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Sunday, April 28, 2013

Moez the Tunisian at Starbucks

In crowded European cafes, normal people try to pretend they can't see or hear the person sitting right next to them, but I'm not normal.  I still say "Bonjour" every once in a while.  When I got to Starbucks Friday morning, I muttered a "Bonjour" to a youngish guy sitting at the next little table as I pulled out my laptop.  This time was different, as he smiled broadly and said "Bonjour" and we shook hands.

He asked where I was from.  He told me he'd been to New York and liked it a lot.  He was from Tunisia.  As we talked, his iPhone rang and he took it out.  When he hung up, he said it was bad news.  His mother in Tunisia had called his wife to tell her that a relative had died.  Not a close one I think. He seemed only mildly upset.

After that, he showed me the photo on his phone home screen, which was his 13 month-old girl.  She was really cute.  He opened the album and there were about 30 photos or more in a row of her.  He asked how his English was, and I said it was very good.  He had an accent, but he was easy to understand.  He said he was looking for a job in a hotel.  I mentioned the "International School of Hostesses" right around the corner from the Starbucks, and he said he'd just applied for a job there, but wasn't accepted.  He'd worked at hotels in Tunisia, which is where he'd learned his English; talking to guests.  He said he was really shy at first, but learned eventually.  Very impressive to me, since I'm making little progress on French.  He was resentful that there were people working in the hotels here who didn't speak English, when he speaks French, English, and some German.  

Then he asked me how much I made, guessing $10,000.  At first I thought he must have no clue about how much people make, but then he said "per month."  He asked what my wife was doing, and I said she had a job here in Paris, and she was the reason I moved here.  He looked pretty shocked.  And I told him she's making more than me at the OECD.  As usual, I had to explain what the OECD is, but when I said it's like the World Bank, he immediately got it. Then he asked if she made $30,000, per month.  He was a bit off on that one.  At one point he asked if there were still prejudiced people in the United States.  "Of course, but it's certainly better than it was a few decades ago."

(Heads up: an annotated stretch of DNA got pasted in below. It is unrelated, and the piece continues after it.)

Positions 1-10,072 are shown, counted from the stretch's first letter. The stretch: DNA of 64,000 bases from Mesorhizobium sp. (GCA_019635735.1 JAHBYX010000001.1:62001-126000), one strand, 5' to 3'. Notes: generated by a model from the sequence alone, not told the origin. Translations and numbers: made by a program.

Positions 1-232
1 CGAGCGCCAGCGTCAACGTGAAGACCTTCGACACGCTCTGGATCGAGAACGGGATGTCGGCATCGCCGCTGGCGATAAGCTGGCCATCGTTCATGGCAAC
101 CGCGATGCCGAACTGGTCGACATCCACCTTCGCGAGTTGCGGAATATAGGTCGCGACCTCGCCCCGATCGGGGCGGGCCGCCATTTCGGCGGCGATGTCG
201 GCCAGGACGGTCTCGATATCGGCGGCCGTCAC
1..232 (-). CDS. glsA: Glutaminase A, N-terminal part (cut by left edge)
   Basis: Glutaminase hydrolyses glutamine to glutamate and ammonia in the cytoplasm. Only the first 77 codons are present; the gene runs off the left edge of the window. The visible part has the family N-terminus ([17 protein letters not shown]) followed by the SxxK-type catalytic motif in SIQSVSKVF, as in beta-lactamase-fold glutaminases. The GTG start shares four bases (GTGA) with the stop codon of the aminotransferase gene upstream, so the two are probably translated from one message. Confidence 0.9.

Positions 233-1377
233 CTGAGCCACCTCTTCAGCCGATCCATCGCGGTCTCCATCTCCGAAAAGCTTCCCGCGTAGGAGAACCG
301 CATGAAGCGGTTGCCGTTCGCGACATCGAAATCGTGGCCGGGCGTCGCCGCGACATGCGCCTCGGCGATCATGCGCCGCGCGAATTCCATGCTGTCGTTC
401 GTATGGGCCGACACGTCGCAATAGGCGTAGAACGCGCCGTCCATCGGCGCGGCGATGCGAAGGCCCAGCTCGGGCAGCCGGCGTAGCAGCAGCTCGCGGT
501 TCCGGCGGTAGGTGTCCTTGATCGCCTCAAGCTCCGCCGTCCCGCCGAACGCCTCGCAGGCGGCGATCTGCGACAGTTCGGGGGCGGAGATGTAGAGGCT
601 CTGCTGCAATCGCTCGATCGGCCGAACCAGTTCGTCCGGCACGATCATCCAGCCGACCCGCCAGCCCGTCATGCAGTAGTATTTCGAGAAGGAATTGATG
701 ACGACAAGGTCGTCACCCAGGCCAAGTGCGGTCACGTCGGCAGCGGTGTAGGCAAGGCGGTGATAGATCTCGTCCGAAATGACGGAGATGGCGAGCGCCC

He asked if I could help him find a job.  I wished I could help him.  He said "I don't sleep at night, in my house.  I apply for jobs every day.  I'm 29, almost 30.  I have a daughter and a wife.  You're settled. You have a job."  Again, he asked if I could help him find a job.  I told him I just moved here, I don't work for a French company, I don't know anyone here, I don't speak French.  "You can help me.", he pleaded.

We talked a bit more, then he stood up to go and said he might see me there again.  I'm there every weekday, so it would be nice to see him again.  I wonder if I will.

In every kiosk in Paris this week, there's a magazine cover that says "Are we in 1789?" in huge letters.  Ever since the riots in the Paris suburbs ("banlieus") a few years ago, I've wondered about the masses of low income, high unemployment immigrants surrounding Paris.  Unemployment in France has been rising for the last year, reaching about 10.5%.  That's higher than the peak of the crisis in the US, when we reached about 9.9% in Oct 2009. It's been generally trending down since, to 7.9% now.

I hope Moez finds a job soon.  I was too uncomfortable to ask him if he qualifies for French unemployment, so I'm not sure how he's surviving right now.




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